Is this the type of society we want to create?

Last updated 05:00 19/05/2015
Pamela Geller

Political blogger Pamela Geller speaks at the Muhammad Art Exhibit, where two gunmen opened fire.

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When president of the American Freedom Defense Initiative, Pamela Geller, held a "Muhammad Art Exhibit" including a draw the prophet competition, she received death threats, and two gunmen were themselves shot dead at the scene.

What interests me are the comments this situation has drawn. By far the majority of comments relate to Geller inciting the violence aimed at her.  

The general public appears to believe that if she wasn't so provocative she wouldn't be a target, which is probably true, but hides a much larger issue.

When did we decide that blaming the person attacked was the way to prevent crime?

Was it when we heard of a drunk girl being raped and assumed that if she was sober she would not have been attacked? 

Was it when we started to tell our sisters and friends not to walk alone at night because danger lurks at every corner? It's good advice and may lower the risk of being attacked.

Statistics show that in New Zealand up to one in five women will experience sexual assault as an adult. Think about that. You know these people; they are your mothers, your sisters, your daughters, your co-workers and your friends. 

Do we really believe that all these girls could have avoided attack by changing their behaviour? Yet, somehow, we allocate at least part of the blame to the women in these situations. The victims.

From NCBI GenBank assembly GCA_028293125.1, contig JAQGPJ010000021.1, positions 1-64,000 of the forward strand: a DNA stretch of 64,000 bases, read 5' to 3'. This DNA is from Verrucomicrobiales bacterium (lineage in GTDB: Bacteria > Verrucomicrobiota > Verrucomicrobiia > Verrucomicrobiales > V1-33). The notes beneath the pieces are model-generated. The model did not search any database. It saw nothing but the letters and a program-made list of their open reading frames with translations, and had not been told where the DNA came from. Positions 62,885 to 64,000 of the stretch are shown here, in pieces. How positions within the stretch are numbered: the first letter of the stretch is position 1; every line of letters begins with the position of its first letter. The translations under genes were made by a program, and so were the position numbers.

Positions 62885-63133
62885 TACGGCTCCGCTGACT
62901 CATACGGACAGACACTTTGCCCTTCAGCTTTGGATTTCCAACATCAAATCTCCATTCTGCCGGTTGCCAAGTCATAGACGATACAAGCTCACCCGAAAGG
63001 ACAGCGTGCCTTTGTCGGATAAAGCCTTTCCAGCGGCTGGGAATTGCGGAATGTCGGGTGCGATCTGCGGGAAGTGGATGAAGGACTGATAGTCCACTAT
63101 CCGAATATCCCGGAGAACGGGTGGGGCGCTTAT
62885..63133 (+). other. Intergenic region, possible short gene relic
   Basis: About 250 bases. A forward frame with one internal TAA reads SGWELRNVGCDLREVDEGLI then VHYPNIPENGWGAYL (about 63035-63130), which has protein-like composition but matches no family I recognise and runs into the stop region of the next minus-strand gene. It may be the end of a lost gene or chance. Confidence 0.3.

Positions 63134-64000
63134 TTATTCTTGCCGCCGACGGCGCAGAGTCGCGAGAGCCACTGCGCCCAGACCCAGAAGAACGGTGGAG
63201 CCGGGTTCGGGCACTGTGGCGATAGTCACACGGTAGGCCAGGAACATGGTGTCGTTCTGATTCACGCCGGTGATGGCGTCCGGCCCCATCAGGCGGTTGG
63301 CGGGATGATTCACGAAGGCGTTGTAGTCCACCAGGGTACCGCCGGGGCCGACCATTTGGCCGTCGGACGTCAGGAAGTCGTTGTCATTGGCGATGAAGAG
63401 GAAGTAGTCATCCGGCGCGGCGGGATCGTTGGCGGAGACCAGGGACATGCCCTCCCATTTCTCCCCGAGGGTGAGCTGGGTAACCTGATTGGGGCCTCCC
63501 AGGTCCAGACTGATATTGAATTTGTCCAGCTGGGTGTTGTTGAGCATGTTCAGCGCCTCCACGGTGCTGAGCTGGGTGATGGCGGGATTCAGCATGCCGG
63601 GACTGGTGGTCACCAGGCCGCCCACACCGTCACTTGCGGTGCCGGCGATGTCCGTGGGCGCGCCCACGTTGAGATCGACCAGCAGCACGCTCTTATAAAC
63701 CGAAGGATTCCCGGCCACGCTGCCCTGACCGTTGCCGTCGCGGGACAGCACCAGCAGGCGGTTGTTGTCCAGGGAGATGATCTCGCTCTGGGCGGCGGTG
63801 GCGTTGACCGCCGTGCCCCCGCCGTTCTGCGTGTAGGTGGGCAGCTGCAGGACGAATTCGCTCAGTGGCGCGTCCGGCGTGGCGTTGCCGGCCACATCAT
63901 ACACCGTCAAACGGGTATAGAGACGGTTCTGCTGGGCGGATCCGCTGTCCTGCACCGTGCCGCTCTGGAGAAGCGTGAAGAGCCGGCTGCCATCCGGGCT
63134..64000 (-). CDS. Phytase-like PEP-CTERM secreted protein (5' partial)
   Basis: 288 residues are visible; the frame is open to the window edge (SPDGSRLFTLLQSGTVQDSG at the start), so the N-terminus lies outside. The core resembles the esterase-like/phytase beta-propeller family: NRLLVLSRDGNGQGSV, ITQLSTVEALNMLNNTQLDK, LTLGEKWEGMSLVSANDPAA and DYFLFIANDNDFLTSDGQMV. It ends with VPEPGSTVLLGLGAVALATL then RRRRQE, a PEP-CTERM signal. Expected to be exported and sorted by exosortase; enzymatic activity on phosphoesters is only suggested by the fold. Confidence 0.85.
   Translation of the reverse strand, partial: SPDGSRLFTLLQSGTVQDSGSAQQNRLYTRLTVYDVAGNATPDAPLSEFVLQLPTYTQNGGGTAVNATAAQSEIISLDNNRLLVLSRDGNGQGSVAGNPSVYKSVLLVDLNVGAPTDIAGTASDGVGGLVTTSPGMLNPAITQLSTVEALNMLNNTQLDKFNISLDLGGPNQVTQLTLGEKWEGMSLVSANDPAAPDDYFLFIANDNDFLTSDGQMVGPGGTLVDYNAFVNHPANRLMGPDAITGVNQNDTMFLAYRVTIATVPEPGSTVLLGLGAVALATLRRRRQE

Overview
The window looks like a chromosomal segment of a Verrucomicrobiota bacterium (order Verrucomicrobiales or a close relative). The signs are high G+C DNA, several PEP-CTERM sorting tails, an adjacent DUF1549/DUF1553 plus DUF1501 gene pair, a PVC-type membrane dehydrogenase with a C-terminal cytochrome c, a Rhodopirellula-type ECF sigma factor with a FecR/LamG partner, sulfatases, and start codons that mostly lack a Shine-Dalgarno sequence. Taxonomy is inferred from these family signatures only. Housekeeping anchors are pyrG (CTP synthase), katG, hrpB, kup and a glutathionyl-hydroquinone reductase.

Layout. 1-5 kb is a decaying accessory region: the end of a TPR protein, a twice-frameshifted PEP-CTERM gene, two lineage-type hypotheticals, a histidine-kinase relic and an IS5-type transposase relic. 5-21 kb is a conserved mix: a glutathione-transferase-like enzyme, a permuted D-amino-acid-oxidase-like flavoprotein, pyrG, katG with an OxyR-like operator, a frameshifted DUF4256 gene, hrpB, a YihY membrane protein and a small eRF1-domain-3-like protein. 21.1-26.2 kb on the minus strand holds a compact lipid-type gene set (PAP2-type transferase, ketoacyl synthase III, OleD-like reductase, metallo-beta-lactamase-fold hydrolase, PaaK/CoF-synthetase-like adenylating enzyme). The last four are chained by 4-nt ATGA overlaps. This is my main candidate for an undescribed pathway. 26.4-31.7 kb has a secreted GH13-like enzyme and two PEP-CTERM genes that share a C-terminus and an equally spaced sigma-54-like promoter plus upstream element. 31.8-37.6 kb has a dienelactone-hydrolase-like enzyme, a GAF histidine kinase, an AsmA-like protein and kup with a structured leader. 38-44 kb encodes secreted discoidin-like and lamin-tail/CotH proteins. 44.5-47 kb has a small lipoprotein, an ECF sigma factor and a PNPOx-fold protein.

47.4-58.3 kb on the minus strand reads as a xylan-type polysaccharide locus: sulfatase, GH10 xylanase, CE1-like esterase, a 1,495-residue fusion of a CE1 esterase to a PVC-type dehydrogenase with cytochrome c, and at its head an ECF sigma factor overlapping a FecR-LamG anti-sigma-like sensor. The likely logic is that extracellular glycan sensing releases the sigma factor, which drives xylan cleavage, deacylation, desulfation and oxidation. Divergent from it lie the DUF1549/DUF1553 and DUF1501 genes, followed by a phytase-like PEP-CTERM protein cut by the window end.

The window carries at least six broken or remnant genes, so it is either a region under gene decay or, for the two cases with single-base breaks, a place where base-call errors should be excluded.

Geller is being treated in a very similar way. Metaphorically she wore a revealing outfit and got a bit drunk. Was it appropriate?  Maybe not. But she has the legal right to express her political beliefs and should be protected by freedom of speech. 

The men that deliberately planned an attack on her, who armed themselves and wanted to kill her, they broke the law. Yet, somehow, she retains the blame in this situation. 

Have we resigned ourselves to the fact that violent people exist and are just looking for an excuse to kill? Do we accept that rapists abound and are just waiting for an opportunity to attack?  

We seem to think that the only thing we can do is avoid being the one to draw these people's attention. We just hope we are not the ones who get attacked.

Do you remember the terrible accident that befell Roy Horns of Siegfreid and Roy when a tiger attacked him and almost killed him?  We had sympathy for him but at the same time there was a general understanding that when you work with tigers there is a risk. Perhaps he put himself in danger a little. No-one blamed the tiger. The very nature of a tiger is to hunt, to attack and to kill prey.

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But why is no one blaming the rapists or the jihadists who tried to kill Geller?  Do we just accept that their nature is to attack and they are not in control of themselves?   

Are they, like tigers, not able to reason or be expected to follow laws?

The comments made about Geller bringing trouble on herself help us to create a world where we blame the victim and make no effort to stop the attackers. 

We are normalising and accepting violent behaviour. The more we do that, the less we do to actually fix the problem.

We are learning in our society that we must modify our behaviour to keep ourselves safe. To stay safe we must live in fear.

Is that the society we want to create?


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